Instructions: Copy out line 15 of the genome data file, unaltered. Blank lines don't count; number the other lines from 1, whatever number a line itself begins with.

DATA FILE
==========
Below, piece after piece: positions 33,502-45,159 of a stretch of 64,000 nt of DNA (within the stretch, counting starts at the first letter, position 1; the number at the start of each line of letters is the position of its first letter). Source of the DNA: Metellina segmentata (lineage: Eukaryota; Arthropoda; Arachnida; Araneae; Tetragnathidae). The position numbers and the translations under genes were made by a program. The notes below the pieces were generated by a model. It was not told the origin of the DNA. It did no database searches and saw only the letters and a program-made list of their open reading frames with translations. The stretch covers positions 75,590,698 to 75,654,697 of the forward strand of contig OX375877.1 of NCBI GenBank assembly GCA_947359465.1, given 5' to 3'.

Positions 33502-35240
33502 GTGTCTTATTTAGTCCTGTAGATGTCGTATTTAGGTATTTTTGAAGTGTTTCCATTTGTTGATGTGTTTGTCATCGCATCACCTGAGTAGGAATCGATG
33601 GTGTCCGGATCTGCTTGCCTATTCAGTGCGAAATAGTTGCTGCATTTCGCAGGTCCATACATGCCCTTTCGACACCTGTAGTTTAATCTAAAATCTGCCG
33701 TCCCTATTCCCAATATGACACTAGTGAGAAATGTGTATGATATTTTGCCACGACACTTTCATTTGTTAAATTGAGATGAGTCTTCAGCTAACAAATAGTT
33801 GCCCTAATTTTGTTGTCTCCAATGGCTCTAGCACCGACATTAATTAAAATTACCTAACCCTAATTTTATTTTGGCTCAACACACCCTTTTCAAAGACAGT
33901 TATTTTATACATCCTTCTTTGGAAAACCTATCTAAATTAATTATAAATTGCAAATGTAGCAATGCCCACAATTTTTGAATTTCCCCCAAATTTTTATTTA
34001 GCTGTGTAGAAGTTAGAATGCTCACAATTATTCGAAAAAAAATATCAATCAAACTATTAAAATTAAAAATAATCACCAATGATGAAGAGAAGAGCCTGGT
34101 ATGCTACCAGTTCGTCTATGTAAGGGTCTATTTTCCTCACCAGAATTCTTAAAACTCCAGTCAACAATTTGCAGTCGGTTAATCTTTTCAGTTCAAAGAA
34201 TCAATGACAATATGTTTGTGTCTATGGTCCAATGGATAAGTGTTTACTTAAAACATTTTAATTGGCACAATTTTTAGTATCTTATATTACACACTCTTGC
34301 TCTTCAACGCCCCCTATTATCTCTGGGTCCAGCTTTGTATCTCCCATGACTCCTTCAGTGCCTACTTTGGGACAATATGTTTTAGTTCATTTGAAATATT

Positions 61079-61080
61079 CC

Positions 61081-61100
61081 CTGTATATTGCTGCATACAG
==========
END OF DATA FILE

61081 CTGTATATTGCTGCATACAG